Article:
Shut the fuck up with these stupid questions.

[00:27:03]

I'm here on the goddamn supreme court to get shit done, okay? I'm not here to hear. What did you ask me? What a woman is. Why don't you ask me what paint is now? Ask me what tires are now. How about a bunch of other shit? What's a pencil? Shut the fuck up.

[00:27:20]

What are you doing? But it's university administrators. It's anybody in a position of leadership who's afraid of getting bullied, right? And so that nobody wants to state the obvious, we went through the whole pandemic with one side screaming, believe the science, right? And then now they're like, well, no, it depends on the context of whether a man and a woman are different. You're thinking, look, you can again, do whatever you want to do, but if you're a girl but you identify as a boy, then you're a girl identifying as a boy and vice versa. That doesn't seem complicated to me.

[00:27:51]

Also, if you want us to trust the science, you got to make the science trustworthy. You can't leave the science in the hand of corporations that stand to profit if the science reflects one thing or the other. You can't do that because they do it. They've done it forever. Fined for it. You know they do it. You know, it's standard practice. You know that they run multiple tests and multiple studies and they'll throw out the ones that don't show any positive results, and they finagle the studies to show some kind of figazy positive thing, and then they'll start prescribing it to people and they do it for money. You know they do it for money. Everybody knows they do it for money. So shut the fuck up about this science thing until you could sort the science out, until you know the science. Unless you have a third party non biased, where there's not a revolving door between the government organization and the pharmaceutical drug companies, which we know there is, and we know that they know there is. So we know that they know where the fucking bread is buttered and they know how to get things through.

[00:28:53]

And then, lookie do, he works for Moderna now. Lookie doo. Eli Lilly.

[00:28:57]

Oh, my God, lookie do.

[00:29:00]

Smith.

[00:29:00]

Klein just hired him.

[00:29:01]

You know, I mean, look, I'm not. Everybody should make money. I'm glad pharmaceutical drug companies exist. They make awesome stuff.

[00:29:07]

Right.

[00:29:08]

But you gotta be honest. And don't hit me with that trust the science shit. If you haven't made the science trustworthy, stop.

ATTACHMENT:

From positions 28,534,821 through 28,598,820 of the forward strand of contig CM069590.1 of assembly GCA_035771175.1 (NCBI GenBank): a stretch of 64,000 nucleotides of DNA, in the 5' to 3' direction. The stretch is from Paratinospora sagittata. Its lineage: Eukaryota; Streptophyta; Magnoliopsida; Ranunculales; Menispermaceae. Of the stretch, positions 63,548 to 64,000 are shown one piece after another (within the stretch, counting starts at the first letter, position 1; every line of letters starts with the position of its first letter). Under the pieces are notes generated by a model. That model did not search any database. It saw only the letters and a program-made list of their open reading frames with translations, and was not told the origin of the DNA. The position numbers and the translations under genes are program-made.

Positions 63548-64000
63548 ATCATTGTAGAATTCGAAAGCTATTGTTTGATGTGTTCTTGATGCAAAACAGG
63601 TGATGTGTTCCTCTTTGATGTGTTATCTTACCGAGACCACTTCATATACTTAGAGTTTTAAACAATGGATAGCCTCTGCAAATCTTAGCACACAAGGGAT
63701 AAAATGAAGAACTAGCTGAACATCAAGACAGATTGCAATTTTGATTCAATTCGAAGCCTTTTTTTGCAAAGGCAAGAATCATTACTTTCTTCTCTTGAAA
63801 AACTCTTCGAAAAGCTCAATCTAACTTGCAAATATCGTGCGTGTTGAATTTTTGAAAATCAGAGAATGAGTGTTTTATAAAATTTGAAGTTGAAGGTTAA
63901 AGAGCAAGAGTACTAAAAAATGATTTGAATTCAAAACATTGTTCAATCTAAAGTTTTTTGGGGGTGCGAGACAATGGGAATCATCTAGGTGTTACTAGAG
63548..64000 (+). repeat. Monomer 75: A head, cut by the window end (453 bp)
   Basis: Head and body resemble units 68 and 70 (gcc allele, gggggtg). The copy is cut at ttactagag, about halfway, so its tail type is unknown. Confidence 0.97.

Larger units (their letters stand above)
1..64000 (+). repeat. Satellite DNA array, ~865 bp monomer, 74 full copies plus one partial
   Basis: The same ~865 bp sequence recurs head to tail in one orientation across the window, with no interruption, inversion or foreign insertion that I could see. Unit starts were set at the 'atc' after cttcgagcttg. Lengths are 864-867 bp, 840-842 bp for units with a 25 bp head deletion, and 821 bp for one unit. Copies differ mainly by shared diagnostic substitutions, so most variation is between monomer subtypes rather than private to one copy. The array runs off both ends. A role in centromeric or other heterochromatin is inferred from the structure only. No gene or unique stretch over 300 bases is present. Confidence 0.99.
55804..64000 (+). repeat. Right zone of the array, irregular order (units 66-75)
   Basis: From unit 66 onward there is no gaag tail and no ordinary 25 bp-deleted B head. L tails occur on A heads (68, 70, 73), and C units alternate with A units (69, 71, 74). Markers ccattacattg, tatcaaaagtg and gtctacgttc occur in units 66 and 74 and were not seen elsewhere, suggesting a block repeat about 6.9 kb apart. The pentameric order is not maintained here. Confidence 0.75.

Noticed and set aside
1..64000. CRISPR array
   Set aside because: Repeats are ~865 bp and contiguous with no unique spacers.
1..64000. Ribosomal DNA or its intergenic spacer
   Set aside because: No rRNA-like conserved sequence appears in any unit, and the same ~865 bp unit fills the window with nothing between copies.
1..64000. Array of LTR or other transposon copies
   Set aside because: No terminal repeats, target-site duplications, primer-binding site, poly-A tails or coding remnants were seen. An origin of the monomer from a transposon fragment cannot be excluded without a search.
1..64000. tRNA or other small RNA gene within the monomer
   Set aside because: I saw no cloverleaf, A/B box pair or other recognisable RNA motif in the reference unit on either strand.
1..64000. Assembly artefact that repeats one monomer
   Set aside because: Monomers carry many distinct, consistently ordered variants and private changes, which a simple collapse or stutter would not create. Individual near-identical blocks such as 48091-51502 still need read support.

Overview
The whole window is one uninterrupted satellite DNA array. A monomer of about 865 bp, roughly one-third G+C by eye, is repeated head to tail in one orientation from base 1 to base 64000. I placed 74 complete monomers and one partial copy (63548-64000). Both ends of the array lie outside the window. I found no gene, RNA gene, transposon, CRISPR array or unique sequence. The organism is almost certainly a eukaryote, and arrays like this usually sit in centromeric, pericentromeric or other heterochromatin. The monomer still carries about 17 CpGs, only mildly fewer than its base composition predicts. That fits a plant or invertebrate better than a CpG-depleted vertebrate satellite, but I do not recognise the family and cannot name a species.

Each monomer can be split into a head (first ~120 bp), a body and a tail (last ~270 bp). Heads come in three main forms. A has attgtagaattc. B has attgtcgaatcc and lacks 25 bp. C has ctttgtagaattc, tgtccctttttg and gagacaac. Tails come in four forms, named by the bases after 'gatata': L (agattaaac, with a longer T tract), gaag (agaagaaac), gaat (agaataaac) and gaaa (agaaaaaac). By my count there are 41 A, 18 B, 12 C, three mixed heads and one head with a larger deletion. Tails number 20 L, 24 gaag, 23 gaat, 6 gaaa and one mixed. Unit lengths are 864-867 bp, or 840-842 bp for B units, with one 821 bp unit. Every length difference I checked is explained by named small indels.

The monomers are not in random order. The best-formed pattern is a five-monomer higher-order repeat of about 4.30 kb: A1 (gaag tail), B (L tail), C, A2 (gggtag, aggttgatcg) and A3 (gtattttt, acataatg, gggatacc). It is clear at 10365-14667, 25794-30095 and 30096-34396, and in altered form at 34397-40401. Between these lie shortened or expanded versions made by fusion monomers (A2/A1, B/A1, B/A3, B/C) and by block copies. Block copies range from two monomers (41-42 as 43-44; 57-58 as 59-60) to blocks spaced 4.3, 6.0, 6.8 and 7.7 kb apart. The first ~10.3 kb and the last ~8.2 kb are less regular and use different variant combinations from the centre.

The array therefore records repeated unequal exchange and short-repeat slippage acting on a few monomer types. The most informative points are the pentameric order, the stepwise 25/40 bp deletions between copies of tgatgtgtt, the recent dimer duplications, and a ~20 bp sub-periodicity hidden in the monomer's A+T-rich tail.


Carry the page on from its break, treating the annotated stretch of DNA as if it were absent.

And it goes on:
[00:29:15]

Yeah.

[00:29:15]

And it also can't be a moving line.

[00:29:17]

Right.

[00:29:17]

Either you do or you don't.

[00:29:19]

Right.

[00:29:19]

And it can't be based on where you fall politically.

[00:29:24]

Right.

[00:29:24]

Which seems to be how it works.

[00:29:25]

Right.

[00:29:26]

And so 100%, whenever it's.

[00:29:28]

Yeah, yeah.

[00:29:29]

We trust some science, just not chromosomes. Chromosome stuff is.

[00:29:34]

Yeah.

[00:29:35]

It's very subjective. Very subjective.

[00:29:37]

Fascist.

[00:29:38]

I wanted to ask you this before I forget. When you were working for the agency, did you guys. I know that there is a program where they use special effects makeup to change someone's appearance. Have you ever seen that in person?

[00:29:53]

Oh, yes.

[00:29:54]

How does it look?

[00:29:55]

It. Well, it gets better all the time.

[00:30:00]

Like, could I sneak in to sneak into a concert with a rubber nose? Yeah, give me a nice blonde.

[00:30:06]

That's what we used to do. We hand out rubber noses and googly eyes.

[00:30:10]

Yeah.

[00:30:12]

Then nobody would see us coming.

[00:30:13]

Like Clark Kent.

[00:30:14]

Yeah. No.

[00:30:15]

We have a disguise unit at the agency, and I'm super proud of them. And I was the benefit of their expertise on numerous occasions. Because you might guess. I mean, I'd spent almost all my time with the agency overseas and operations. And there's some places where I don't blend right in. I know.

[00:30:34]

So they blend you just like on Team America. World police, remember?

[00:30:37]

Yes. One of the greatest. Hans Briggs, Hans Briggs. It's the greatest movie ever.

[00:30:47]

When they.

[00:30:48]

Parker. Matt Stone are the fucking.

[00:30:50]

My God. When they did the puppets.

[00:30:51]

Matt Stone, Trey Parker. Switch their names.

[00:30:53]

Yeah, Matt. Yeah, the puppet sex scene, when they thought, okay, a few minutes of this, it's making people uncomfortable. Let's keep going with it. Well, you know the original.

[00:31:02]

Far longer. Yeah, the original, she poops on his chest, or he poops on her chest and she pees on him or he passes on her. Oh, shit.

[00:31:25]

Come on, Gary, act.

[00:31:27]

You have the power.

[00:31:30]

Fuck. Dirk. Dirk. A law. Derka durka. Muhammad Jihad Hakasher, pashirpa. Baccalaureate man.

[00:31:41]

Does this take me. This takes me back.

[00:31:44]

Oh, he's an actor, bro. God, it's so good. He saved them, being an actor.

[00:31:50]

One of the greatest. Yes.

[00:31:51]

That really. That really takes me back to the operational days, to such an amazing movie. Yeah, the disguise unit is fantastic.

[00:31:58]

And.

[00:31:59]

Okay, so. Yeah, so this is from the disguise.

[00:32:02]

Yeah, she was there. She was, you know, senior officer there. Did you ever.

[00:32:07]